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Why 700 Striking Health Care Workers in Washington Matter

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Sabrina Duncan has a daughter with disabilities who requires more doctor visits and care than the average child. Until Jan. 1 of this year, her employer, Providence Health & Services, provided a low-deductible health insurance plan that gave her affordable access to the continual care her daughter needs. But earlier this year, Providence switched employees to a high-deductible, "catastrophic" health plan that puts needed care out of financial reach.

"I will not be able to get my young child to the doctors and therapies she needs," Duncan, a health unit coordinator at Providence St. Peter Hospital in Olympia, Wash., said recently. "How can Providence make my child fail in her growth to become the best person she can be with her disabilities, just to save a buck that they don't even need?"

Duncan is a member of SEIU Healthcare 1199NW and one of 700 Providence Health & Services employees at Providence St. Peter Hospital and Providence SoundHomeCare and Hospice who went on a six-day strike last week to protest the company's decision to shift workers from an affordable health care plan that spreads risk over a large pool of workers to a "catastrophic" plan that exponentially increases deductibles and co-pays, making health care unaffordable for many employees.

The nonprofit Catholic health care company has publicly claimed its decision is consistent with a broader trend of employers backing away from comprehensive health care to an "accountability" model. This so-called "skin-in-the game" approach uses a faulty "responsibility" argument as cover for shifting insurance costs from employers to employees. The idea that workers purchase unnecessary health services because they are shielded from costs is a cynical view lacking evidence. As a health provider, Providence should know better.

Catastrophic plans do result in cost savings -- savings that come from workers forgoing care because they simply can't afford it. A Kaiser Family Foundation study revealed that one-quarter of workers in catastrophic plans report not filling a prescription or not getting a recommended treatment or test such as childhood vaccinations, mammograms, and other life-saving preventive care.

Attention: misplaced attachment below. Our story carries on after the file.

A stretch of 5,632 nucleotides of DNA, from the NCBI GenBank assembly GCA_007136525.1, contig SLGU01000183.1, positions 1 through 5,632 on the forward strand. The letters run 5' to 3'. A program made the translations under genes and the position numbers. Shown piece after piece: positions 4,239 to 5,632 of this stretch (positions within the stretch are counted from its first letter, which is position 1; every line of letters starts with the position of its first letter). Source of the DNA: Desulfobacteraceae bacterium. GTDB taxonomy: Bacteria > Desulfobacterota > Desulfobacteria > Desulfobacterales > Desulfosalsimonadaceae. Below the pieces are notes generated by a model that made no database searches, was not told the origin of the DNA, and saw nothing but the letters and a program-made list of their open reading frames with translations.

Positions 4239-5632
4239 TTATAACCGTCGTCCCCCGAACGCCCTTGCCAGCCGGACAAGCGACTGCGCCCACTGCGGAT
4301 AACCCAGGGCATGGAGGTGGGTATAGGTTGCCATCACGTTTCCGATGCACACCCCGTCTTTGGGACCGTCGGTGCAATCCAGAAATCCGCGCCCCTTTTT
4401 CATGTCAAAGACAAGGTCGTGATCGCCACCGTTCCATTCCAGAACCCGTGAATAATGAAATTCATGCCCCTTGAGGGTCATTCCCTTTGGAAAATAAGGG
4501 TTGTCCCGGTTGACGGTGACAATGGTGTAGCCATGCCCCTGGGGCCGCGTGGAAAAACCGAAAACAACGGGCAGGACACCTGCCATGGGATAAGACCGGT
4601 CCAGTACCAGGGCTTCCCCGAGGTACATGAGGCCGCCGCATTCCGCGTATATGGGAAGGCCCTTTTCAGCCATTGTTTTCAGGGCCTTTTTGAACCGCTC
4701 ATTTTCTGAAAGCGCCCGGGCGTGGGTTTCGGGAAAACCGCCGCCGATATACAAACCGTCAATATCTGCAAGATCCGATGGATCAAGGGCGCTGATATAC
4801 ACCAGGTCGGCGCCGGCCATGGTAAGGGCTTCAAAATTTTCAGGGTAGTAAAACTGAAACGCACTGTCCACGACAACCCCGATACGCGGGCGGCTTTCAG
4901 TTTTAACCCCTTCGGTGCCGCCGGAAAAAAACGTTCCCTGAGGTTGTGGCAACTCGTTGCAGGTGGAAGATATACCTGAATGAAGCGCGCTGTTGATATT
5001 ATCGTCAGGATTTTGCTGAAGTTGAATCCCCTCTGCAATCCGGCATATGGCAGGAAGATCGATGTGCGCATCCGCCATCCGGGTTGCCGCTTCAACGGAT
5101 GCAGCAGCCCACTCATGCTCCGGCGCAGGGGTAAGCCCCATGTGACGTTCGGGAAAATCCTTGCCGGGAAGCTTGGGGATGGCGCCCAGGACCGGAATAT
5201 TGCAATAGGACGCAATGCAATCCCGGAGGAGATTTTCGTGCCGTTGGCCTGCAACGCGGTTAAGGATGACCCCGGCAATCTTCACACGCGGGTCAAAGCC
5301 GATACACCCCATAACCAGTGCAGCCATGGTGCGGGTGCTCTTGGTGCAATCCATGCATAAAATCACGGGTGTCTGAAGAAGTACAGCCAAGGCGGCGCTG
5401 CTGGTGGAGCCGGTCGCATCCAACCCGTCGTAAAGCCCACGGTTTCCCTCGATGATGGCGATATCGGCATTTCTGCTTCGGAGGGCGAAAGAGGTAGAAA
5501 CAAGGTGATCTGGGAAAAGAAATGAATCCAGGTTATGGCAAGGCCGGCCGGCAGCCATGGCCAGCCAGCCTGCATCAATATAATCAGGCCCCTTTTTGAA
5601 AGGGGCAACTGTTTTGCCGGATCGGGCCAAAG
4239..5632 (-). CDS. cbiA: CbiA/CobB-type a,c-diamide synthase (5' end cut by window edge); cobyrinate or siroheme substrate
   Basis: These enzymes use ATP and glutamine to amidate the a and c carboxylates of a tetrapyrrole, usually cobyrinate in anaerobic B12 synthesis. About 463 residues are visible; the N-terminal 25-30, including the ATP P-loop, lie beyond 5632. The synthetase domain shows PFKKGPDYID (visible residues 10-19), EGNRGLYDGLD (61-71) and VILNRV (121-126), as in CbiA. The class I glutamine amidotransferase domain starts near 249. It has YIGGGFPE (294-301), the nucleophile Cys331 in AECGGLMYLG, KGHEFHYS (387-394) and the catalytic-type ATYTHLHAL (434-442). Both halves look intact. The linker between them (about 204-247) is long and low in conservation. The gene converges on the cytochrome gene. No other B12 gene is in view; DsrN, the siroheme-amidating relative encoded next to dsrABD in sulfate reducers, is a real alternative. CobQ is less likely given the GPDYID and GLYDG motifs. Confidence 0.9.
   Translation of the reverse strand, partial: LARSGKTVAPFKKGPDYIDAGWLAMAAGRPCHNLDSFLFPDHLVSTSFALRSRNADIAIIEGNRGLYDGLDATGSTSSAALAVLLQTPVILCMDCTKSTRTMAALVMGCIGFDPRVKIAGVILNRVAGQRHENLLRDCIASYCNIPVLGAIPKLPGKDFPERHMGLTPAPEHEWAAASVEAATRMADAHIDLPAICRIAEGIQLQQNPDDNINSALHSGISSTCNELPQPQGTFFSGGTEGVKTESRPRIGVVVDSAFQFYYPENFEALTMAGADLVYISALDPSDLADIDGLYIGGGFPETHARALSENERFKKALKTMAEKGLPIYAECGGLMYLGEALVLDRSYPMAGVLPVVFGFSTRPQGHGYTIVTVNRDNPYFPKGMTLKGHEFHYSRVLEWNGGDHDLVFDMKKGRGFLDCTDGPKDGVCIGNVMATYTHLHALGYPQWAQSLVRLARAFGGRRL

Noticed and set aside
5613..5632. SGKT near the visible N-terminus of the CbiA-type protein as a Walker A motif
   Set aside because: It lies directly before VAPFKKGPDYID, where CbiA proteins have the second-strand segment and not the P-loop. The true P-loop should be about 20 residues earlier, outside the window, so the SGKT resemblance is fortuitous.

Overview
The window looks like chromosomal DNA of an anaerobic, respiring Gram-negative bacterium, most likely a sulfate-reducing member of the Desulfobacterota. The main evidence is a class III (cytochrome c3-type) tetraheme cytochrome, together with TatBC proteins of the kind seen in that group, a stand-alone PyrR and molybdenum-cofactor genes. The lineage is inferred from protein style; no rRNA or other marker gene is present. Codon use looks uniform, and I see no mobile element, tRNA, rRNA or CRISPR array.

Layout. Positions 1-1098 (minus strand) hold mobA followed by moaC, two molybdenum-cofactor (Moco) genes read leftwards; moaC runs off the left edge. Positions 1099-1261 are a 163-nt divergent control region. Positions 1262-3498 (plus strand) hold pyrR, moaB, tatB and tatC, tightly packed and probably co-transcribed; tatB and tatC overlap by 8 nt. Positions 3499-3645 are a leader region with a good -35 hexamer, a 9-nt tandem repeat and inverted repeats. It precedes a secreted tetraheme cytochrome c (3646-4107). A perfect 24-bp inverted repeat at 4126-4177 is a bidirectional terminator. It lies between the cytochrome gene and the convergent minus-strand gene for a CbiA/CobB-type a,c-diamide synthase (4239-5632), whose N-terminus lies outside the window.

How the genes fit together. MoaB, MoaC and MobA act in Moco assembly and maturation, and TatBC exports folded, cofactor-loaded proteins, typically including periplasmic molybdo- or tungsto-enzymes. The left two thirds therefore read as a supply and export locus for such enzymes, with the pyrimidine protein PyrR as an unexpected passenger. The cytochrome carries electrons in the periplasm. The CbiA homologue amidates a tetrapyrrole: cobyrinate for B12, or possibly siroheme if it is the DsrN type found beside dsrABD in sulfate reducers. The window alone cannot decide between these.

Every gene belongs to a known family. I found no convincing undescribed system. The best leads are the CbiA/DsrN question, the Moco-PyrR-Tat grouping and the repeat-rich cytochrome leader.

High-deductible plans may be suitable if you're 22 and never had a health problem. But the world doesn't work that way. We all get older. Any one of us at any time can have an unexpected health crisis. And even if we're healthy, we all have someone close to us who may require more health services. Group insurance that spreads risk over a large pool gives more of us access to affordable, needed care. Providence knows this.

The real motivation for employers that adopt these plans certainly is not better, more accountable care; it's beefing up the company's bottom line by transferring more costs to employees. Sadly, it is true that an increasing number of companies are jumping on the bandwagon. In 2012 for the first time, catastrophic plans were the second most common choice in health plan design, behind PPOs and overtaking HMOs. A study by the Rand Corp indicates that within a decade, half of all workers with employer-sponsored health care will have high-deductible, catastrophic plans.

Providence Health & Systems is a profitable, charitable health care behemoth. It operates 27 hospitals in five states including Alaska, California, Montana, Oregon and Washington, and logged more than $239 million in profit last year. The CEO's total compensation increased 100 percent in the last reporting year from $3.1 million to $6.4 million. In spite of its charitable designation and profitability, which hardworking employees help make possible, Providence is steadfast in its push for even more concessions from workers.

What about the workers?

Sabrina is a health unit coordinator. Her colleagues on strike with her include other coordinators, LPNs, hospital admitting personnel, technicians, housekeeping, social workers, dieticians and RNs who work for Providence St. Peter Hospital or Providence SoundHomeCare and Hospice. Their average wage of $31,000 per year is a mere decimal of Providence Health & System's CEO pay. The employees' new $3,000 annual deductible for families is 10 percent of the average worker's pay and a sharp boost from the $750 yearly deductible in their previous health plan.

All of these numbers add up to a strong case for why these 700 striking health care workers in Washington matter.

Providence health workers are standing up, on behalf of all working people, to send a clear message that "normal" cannot be hardworking people like Sabrina and countless others being forced to decide whether they or their children get the health care they need while already rich CEOs get 100 percent pay increases. Corporations cannot continue asking workers to underwrite bigger CEO salaries and dividends for wealthy shareholders.

Enough is enough. All working people should reject the notion that settling for stagnating wages, lack of retirement security and unaffordable health care is just the way it is. Workers at Providence and all around the country have made ample sacrifices. It's time for more employers to put people first.

Find out more about the Washington workers fight to preserve their access to health care at